Self-Documenting ruby t-shirt

For reasons I don't really understand myself, recently I've been messing about with the idea of code on t-shirts. Sure, it's not exactly a new idea, but I couldn't resist it. I started out with this Lisp t-shirt (mainly because I wanted one myself, the order is in and I'm looking forward to getting it) and then went on and did this one (which I'll probably end up buying at some point in the near future).

And then I got to thinking that it might be interesting to have a go at creating a t-shirt that was, in effect, self-documenting. The idea being that the design would contain code that would, as much as possible, be usable in creating the design. After thinking on this for a while I decided that a Mandelbrot set would be a good place to start.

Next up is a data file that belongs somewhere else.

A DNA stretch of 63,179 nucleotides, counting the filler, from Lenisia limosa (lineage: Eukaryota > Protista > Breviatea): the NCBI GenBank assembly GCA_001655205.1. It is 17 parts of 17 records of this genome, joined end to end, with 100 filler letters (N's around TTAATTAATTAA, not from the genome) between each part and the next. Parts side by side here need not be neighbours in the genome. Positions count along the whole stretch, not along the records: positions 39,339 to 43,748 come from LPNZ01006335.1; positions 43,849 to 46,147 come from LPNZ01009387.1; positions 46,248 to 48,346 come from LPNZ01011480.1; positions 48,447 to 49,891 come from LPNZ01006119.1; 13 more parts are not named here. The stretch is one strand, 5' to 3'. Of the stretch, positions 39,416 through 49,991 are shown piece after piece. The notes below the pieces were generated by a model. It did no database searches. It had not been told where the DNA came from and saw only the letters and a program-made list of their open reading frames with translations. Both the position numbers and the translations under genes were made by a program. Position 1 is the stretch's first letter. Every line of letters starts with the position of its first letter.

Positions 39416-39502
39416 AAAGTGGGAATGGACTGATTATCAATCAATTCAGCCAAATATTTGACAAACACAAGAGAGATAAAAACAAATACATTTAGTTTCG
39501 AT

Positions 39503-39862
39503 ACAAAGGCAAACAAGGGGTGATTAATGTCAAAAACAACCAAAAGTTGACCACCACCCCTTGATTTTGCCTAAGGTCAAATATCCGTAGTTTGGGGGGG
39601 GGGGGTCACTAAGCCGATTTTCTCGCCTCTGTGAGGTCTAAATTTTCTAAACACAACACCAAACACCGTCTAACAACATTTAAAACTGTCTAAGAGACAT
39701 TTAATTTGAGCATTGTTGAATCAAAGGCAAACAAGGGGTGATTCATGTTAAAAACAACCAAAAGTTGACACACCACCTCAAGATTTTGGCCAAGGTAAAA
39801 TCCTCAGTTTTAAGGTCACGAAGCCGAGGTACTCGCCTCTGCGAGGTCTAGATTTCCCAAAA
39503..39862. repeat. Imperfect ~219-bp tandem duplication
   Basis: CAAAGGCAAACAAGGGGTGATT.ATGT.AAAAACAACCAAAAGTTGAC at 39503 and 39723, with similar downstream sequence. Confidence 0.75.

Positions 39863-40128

Having already done some Lisp I thought it was time to do something with ruby. So, I sat down and knocked up a quick script that would plot a Mandelbrot set, emitting it as a PBM file, just to make life easier. I then converted that to a PNG. After that I loaded up Photoshop Elements, created an empty image sized correctly for a RedBubble t-shirt design, added in the Mandelbrot and then layered the ruby source code over the top. A tweak or two later and I had a finished design:

I'm rather pleased with the result.

That said, the idea still needs some more work. While the shirt contains the code to produce the background image it's not a fully self-documenting t-shirt in that running the code on the shirt won't produce the whole design. That's to say: you can't run the code and get a PNG that's ready to upload to RedBubble.

I think a bit of reading of the documentation for RMagick is in order.


  1. How about having the design on the front and the code on the back.

  2. Yeah, that'd be an option (well, it will be once RedBubble have front and back printing on the go).